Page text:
Popular Science Monthly/Volume 28/March 1886/Sketch of Sir John Bennet Lawes
IN John Bennet Lawes, said "Nature," more than ten years ago (December 9, 1875), "we have a private individual who, unaided by the state, or by any scientific body, has made a greater number of useful experiments than all the experimental farms of European governments put together." The work referred to in such terms of praise was performed on Mr. Lawes's private estate at Rothamstead, in Hertfordshire, England, to which he succeeded as heir in 1822, being eight years of age, and on which he began his famous experiments in 1834, when he entered upon actual possession of it.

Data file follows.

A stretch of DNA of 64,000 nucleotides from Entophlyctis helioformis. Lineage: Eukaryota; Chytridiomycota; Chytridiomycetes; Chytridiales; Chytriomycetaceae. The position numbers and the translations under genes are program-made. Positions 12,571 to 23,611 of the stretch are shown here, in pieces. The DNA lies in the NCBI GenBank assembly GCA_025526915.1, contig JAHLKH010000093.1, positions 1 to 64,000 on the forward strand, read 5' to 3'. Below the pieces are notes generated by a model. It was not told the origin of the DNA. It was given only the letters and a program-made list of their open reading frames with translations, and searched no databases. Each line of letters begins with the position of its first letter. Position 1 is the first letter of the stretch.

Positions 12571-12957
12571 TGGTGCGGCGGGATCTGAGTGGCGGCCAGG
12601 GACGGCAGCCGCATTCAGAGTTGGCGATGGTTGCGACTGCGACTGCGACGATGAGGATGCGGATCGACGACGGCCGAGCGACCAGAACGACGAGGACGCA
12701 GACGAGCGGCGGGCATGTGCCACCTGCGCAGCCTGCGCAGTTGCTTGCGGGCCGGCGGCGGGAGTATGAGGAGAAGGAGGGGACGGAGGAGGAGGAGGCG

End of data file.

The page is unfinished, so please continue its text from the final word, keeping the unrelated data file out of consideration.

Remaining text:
Mr. Lawes was born in 1814, and acquired his school education at Eton College and Brasenose, Oxford, where he was a student from 1832 to 1835. His favorite work during this time was in the laboratory; and after leaving the university he spent some time in London, in the study of practical chemistry. His situation and surroundings were particularly favorable to his giving his whole attention to the pursuit to which his tastes inclined him, and for which he had qualified himself by his studies. Possessed of independent means, a handsome property, and a beautiful old manor-house and domain of about five hundred acres, he at once interested himself in agriculture; and from the year he entered upon manhood till now, or for more than fifty years, he has been unceasingly applying his scientific knowledge to the solution of questions affecting the practice of that art. "In the commencement of his experiments," says his biographer in the London "Times," "among other subjects, the effect of bones as a manure on land occupied his attention for some time. A friend and neighbor, the then Lord Dacre, particularly directed his notice to the fact that bones were very variable in their effect on different soils. Several hundred experiments were accordingly made, some upon crops in the field and others with plants in pots, in which the constituents found in the ashes of plants as well as others were supplied in various states of combination. Striking results were gained from these experiments, in which the neutral phosphate of lime in bones, bone-ash, and apatite was rendered soluble by means of sulphuric acid, and the mixture applied for root-crops. The results obtained on a small scale in 1837-'39 were such as to lead to more extensive trials in the field in 1840-'41, and to the final taking out of a patent early in 1842. This being done, Mr. Lawes established large works in the neighborhood of London, for the manufacture of superphosphate of lime, by which name the manure is known, which has produced such a revolution in the science of agriculture."